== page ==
Several reports have also observed positive effects of acute exercise on adult cognition (see Tomporowski, 2003a for review). In a subset of these reports, event-related brain potential (ERPs) measures have been collected to assess neuroelectric changes that may underlie cognitive performance. This approach offers the requisite temporal precision to gain insight into covert cognitive operations that occur between stimulus engagement and response selection, which may be more sensitive to these processes than overt behavioral measures of task performance. ERPs refer to patterns of neuroelectric activation that occur in response to, or in preparation for, a stimulus or response. Previous studies have examined the P3 component of the stimulus-locked ERP to understand alterations in stimulus engagement. That is, the amplitude of the P3 is believed to index the allocation of attentional resources during stimulus engagement, with greater amplitude indicative of greater resource allocation (Polich, 1987). The latency of the P3 is thought to index stimulus classification and evaluation speed with increased latency reflecting longer processing time (Duncan-Johnson, 1981). Prior studies examining acute exercise effects on the P3 have observed increased amplitude (Kamijo et al., 2004) and shorter latency (Hillman, Snook, and Jerome, 2003) following single, acute bouts of moderately-intense exercise relative to a basal state. Accordingly, the findings have been interpreted to suggest an exercise-induced facilitation of attentional resource allocation and stimulus evaluation speed during tasks requiring the cognitive control of inhibition.
Cognitive control is a term used to describe a subset of goal-directed, self regulatory operations involved in the selection, scheduling, and coordination of computational processes underlying perception, memory, and action. Core cognitive processes collectively termed ‘cognitive control’ or ‘executive control’ include inhibition, working memory, and cognitive flexibility (Diamond, 2006). Of these core processes, inhibition has been most studied in the acute exercise literature (e.g., Hillman et al., 2003; Kamijo et al., 2004) and relates to the ability to act on the basis of choice rather than impulse (Davidson, Amso, Anderson, and Diamond, 2006). That is, inhibitory control often requires one to override a strong internal or external pull to appropriately perform a necessary task (Davidson et al., 2006). The ability to inhibit attention to task irrelevant or distracting stimuli is central to the ability to sustain attention and allow control over one’s actions. Such abilities exhibit protracted development relative to other cognitive processes (Diamond, 2006).
The brain regions supporting inhibitory processes include the prefrontal (including the anterior cingulate cortex and lateral prefrontal cortex), temporal, and parietal cortices (Bush, Luu, and Posner, 2000; Carter, Mintun, and Cohen, 1995; Taylor, Kornblum, Lauber, Minoshima, and Koeppe, 1997). This network of brain regions has been shown to exhibit a more protracted development relative to other networks and likely relates to the delayed developmental trajectory of the cognitive processes mediated by it (Bunge, Dudukovic, Thomason, Vaidya, and Gabrieli, 2002). Despite the delayed maturation of this network, young children have been observed to perform inhibitory tasks with reasonable levels of success. Children as young as age four exhibit the goal directed, self-regulatory behaviors required to inhibit their attention and actions when necessary (Davidson et al., 2006; Mezzacappa, 2004). The relevance of the development of such behavior has been made obvious through research that provided a cognitive control intervention to preschool children and demonstrated gains in academic performance (Diamond, Barnett, Thomas, and Munro, 2007). Mathematics and reading performance have also been linked to the prefrontal and parietal network (Maguire, Frith, and Morris, 1999). Specifically, mathematical calculations and numerical magnitude processing has been found to activate bilateral regions of the intraparietal sulcus in children and adults (Ansari and Dhital, 2006; Gobel, Johansen-Berg, Behrens, and Rushworth, 2004; Rivera, Reiss, Eckert, and Menon, 2005), as well as the right dorsolateral prefrontal cortex in children (Ansari and Dhital, 2006). Thus, similarities exist in the neural networks that underlie cognitive control and academic achievement.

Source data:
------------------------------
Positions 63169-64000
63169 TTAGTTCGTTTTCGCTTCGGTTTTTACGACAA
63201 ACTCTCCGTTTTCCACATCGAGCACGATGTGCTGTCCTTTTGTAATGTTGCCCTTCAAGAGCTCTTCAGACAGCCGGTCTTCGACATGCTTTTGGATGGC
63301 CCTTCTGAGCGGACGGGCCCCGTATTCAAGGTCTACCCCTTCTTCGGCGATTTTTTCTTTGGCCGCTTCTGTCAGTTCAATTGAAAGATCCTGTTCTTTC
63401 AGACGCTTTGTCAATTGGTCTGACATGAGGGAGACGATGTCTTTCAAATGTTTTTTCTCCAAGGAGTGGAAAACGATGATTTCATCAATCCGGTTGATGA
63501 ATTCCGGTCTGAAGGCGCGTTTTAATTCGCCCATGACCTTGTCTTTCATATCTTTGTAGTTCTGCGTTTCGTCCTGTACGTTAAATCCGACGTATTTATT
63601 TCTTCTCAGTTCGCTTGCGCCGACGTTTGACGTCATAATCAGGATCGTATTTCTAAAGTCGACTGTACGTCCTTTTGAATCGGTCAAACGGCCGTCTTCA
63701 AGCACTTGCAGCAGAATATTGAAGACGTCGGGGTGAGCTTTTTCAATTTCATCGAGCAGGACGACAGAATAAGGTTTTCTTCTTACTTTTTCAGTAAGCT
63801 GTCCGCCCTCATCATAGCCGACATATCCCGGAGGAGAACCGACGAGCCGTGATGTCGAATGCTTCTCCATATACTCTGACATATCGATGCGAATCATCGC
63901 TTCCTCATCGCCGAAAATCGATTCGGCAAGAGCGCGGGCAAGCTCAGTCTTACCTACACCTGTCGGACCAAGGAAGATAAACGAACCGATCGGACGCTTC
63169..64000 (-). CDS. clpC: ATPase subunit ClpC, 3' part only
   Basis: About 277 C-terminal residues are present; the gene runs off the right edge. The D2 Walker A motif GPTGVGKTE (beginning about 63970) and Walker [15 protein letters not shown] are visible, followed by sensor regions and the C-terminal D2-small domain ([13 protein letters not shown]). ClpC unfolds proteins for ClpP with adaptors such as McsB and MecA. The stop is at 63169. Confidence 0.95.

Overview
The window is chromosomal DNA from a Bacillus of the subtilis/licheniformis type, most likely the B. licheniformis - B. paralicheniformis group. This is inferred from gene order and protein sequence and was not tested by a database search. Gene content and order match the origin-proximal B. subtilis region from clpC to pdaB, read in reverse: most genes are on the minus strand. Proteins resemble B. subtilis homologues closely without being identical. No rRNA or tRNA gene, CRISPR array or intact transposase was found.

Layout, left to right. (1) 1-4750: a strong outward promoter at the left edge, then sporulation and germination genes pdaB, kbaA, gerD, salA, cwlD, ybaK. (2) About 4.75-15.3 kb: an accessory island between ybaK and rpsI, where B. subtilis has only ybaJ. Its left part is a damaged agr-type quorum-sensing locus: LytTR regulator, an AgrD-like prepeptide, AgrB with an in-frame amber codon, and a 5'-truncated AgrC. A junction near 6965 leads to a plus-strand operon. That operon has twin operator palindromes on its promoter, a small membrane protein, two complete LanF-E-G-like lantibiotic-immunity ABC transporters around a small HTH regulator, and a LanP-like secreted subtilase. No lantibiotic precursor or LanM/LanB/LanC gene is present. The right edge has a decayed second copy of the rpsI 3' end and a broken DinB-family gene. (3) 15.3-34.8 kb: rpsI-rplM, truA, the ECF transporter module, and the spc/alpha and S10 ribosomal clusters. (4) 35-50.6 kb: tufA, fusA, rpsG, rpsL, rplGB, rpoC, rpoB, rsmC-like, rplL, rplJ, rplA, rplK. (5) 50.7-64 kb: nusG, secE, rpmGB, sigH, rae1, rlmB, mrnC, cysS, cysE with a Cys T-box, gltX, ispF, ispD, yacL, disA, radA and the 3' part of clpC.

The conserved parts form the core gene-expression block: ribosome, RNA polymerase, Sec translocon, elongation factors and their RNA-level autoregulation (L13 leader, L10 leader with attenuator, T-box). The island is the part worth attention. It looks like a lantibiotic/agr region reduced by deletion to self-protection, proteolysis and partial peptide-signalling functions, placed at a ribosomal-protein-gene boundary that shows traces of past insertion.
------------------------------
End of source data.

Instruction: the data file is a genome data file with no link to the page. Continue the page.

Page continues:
Interestingly, in adult populations physical activity effects on cognition have been found to exhibit a disproportionately larger benefit to tasks or task components requiring extensive amounts of cognitive control (Angevaren, Aufdemkampe, Verhaar, Aleman, and Vanhees, 2008; Colcombe and Kramer, 2003), with corroborating evidence from imaging studies indicating selective increases in gray and white matter volume in the prefrontal, temporal, and parietal cortices (Colcombe et al., 2004, 2006; Erickson et al. in press), suggesting that these regions are particularly susceptible to intervention. Further, selective changes in the P3 component to an inhibitory control task following acute exercise suggest that single bouts of exercise may increase attentional resource allocation and improve cognitive processing speed in adults (Hillman et al., 2003). To date, no such relationship has been established in the literature in preadolescent populations; thus the extension of the findings within adult populations to children is speculative. However, given the protracted development of -- and the observed physical activity benefits to -- the neural network underlying attentional inhibition, an acute exercise effect on inhibitory control would be expected.